This might seem like a strange selection, but trust us: the opening theme is seriously impressive. The minimalist animation conveys a depressing world where all individuality has been lost. People line up to be sent off to work, pre-packaged and delivered by trains as just another cog in the machine, and the only way people can feel alive is through booze and sex. Meanwhile, the background music is laced with a funky bassline and Nakamura Emi singing about how it’s okay to give into temptation sometimes. It’s a seriously great opening and sets the tone for the series better than any description probably could.
2. Unique art direction
We’ve detailed a little bit why the art direction works already, but it bears repeating. People’s instincts towards humor and horror derive from the unknown, and Warau Salesman understands this through Moguro’s design. It’s just goofy enough that it can be played up for gags, but even then, there’s this sense of unease to him, like you’re never really sure what he’s hiding behind that smile. This plays very well into the show’s atmosphere, and pretty much sells the entire premise of the anime.
However, we’d be remiss if we didn’t mention the various different stars of each episode. If you want pretty heroes, this isn’t the series for you. So much anime is about the idealism of youth, but Warau Salesman’s characters are pretty distinctly unattractive. In fact, their designs stand out against the often much prettier side-characters in each story. It’s a story about common people and their problems, and the art reflects that.
3. Distinctive Story Set-Up
In an industry where big fantasy stories or aimless slice-of-life comedies are the name of the game, it’s certainly nice to have a series that’s so defiantly different. We really don’t see this type of morality story in anime anymore, or at least not ones that we get in the West. Anyone who’s looking for something totally new will probably be interested in checking out a few of Warau Salesman NEW’s stories.
1. Unfocused plots for several of the stories
Unfortunately, not all the stories are winners. Much of the satisfaction of an episode is going to come down to its resolution, since the story up until that point is fairly predictable due to its insistence on adhering to formula. An entire episode of Warau Salesman NEW hinges on the ending having a satisfyingly ironic fate. A failure to match the punishment to the crime can then lead to it feeling like wasted time more than anything.
There’s an episode about a man who travels to different bathhouses looking for his perfect bathhouse painting. He meets up with Moguro, who manages to locate a bathhouse that holds a painting that meets all the man’s requirements for perfection. There’s a silver-haired beauty who works there as an attendant, and the man is lucky enough to get a backwashing from her while he stares longingly at the painting. Moguro tells him, though, that he can only visit this bathhouse once and that the guy should let it go. However, he soon tracks down Moguro and begs him to take him back. Moguro relinquishes, and takes him back. He’s horrified to discover that the bathhouse is now a dump and the once-gorgeous attendant is actually a terrifying poltergeist. It’s difficult to get a sense of what the man did wrong outside of just not listening to Moguro. What’s the connection with wanting to go back to see a painting? Was it because his intentions weren’t pure? Should he be punished so harshly just because he wasn’t honest about his motivation to get to know a beautiful woman more? It leaves you with more questions than answers, which goes against the relatively simple nature of the show.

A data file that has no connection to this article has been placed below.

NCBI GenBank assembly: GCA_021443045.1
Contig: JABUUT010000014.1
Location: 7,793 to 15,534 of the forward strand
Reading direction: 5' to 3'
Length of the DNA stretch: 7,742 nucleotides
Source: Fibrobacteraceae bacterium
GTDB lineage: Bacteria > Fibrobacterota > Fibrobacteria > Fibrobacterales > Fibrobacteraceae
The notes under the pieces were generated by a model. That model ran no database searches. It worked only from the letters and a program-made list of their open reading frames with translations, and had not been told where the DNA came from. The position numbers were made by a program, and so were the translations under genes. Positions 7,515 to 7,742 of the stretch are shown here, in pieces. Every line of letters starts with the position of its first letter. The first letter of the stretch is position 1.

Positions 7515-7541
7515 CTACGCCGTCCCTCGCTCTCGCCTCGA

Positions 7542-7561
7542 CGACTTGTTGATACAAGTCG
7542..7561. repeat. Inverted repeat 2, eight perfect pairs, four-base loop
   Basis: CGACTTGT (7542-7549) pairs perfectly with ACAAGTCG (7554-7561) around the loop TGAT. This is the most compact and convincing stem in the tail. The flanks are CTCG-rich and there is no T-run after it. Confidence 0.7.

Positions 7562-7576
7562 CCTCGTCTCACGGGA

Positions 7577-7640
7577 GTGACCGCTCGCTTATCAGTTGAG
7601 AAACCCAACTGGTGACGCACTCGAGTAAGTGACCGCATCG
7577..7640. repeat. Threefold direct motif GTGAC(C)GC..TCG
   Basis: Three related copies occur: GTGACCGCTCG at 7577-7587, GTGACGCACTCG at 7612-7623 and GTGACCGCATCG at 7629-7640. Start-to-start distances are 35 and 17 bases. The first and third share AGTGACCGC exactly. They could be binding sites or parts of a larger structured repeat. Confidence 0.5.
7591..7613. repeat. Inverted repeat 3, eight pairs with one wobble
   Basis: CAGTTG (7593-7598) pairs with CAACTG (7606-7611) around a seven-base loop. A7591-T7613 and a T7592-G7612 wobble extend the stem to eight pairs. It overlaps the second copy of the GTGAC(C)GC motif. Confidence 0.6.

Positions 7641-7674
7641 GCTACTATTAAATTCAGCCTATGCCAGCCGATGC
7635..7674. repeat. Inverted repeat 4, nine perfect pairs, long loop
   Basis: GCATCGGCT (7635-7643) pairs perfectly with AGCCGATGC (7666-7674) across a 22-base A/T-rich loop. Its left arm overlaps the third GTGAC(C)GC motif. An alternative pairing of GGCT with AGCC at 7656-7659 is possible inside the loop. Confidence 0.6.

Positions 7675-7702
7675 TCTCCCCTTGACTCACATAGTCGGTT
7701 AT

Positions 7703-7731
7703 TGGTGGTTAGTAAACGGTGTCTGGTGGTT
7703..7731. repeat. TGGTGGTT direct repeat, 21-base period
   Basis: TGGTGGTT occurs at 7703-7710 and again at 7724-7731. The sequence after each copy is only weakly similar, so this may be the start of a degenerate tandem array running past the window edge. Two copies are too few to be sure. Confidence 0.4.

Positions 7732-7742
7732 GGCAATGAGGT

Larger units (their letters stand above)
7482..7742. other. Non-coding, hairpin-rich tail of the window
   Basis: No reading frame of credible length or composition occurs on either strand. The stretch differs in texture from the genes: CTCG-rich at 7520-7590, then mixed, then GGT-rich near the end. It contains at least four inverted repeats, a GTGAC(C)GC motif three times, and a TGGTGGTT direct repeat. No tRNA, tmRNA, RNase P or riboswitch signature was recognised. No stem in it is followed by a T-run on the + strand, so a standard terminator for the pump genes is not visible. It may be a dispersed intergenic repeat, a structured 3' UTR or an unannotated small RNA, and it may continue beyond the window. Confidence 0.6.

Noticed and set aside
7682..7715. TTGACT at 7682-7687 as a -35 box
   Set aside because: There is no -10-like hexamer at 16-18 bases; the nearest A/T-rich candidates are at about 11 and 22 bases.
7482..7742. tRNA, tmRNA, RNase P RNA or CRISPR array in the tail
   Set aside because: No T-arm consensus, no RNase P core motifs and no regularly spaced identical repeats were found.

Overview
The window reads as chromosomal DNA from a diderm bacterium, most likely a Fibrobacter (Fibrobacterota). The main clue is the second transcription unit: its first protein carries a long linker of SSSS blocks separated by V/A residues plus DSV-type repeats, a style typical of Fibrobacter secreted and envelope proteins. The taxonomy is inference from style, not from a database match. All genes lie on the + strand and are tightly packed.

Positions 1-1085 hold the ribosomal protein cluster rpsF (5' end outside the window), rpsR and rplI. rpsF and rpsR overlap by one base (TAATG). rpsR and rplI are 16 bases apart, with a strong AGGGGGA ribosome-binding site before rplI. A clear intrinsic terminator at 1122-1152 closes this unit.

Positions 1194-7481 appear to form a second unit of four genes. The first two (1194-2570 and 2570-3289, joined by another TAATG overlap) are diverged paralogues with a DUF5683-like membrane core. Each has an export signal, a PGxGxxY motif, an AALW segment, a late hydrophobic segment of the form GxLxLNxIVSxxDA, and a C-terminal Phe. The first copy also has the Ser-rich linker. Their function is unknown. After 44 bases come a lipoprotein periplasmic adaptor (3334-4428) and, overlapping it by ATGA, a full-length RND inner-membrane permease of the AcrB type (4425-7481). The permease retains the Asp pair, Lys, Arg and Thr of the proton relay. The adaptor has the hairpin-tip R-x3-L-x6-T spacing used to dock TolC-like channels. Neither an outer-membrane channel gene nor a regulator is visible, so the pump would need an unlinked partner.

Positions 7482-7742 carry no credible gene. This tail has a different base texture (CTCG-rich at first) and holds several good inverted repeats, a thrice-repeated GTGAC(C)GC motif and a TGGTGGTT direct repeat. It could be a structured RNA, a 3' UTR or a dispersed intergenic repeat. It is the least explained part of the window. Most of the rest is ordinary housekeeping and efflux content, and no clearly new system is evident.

2. Doesn’t go far enough
Episode 11 has a story about a mother who’s trying to live out her fantasies of becoming an idol through her daughter, who just wants to live her own life. The mother gains the ability (through Moguro, naturally) to control her daughter’s actions for a limited time. When time runs out, and the mother fails to relinquish back control, and her daughter continues to dance outside of her own control. The daughter is now conscious of her surroundings and cries out desperately for help as she’s forced to keep dancing. Eventually her dancing takes her out into the middle of a busy street. The mother sobs uncontrollably and in one final, noble act jumps out to save her daughter being hit by a car. In perhaps his only act of true mercy in the show, Moguro casts a spell to change the timeline so that the mother, still 37 years old, must work as an idol in place of her daughter, embarrassing herself to the public in the same way she was forcing her daughter to, while sparing the daughter’s life.
The above scene is perhaps one of the best sequences in the whole series, but we list it here because it highlights a lot of the wasted potential found in Warau Salesman NEW’s comedy/horror blend. Despite the rather menacing build-up to each finale, the end results are really treated more like punchlines than poignant moments. Far too often, the series has a tendency to end with a “the girl was UGLY all along” twist, which gets stale and repetitive far too often. Episode 11’s mother idol story is the only time where it feels like the horror bend to the series has any sort of meaningful impact on the story, and it’s a shame, because it gives us a glimpse of what the series could have been had the writers experimented more with horror.
While Warau Salesman is not everything it could have been, it at least stands out amongst its peers. If you’re tired of current anime trends, Warau Salesman NEW provides a change of pace. It’s just a shame that it doesn’t quite live up to its potential in spite of its flashes of brilliance. Still, for those flashes alone, it might be worth a look.
Disagree? Any episodes we missed that you loved? Please, share your thoughts in the comments below! We’d love to hear from you!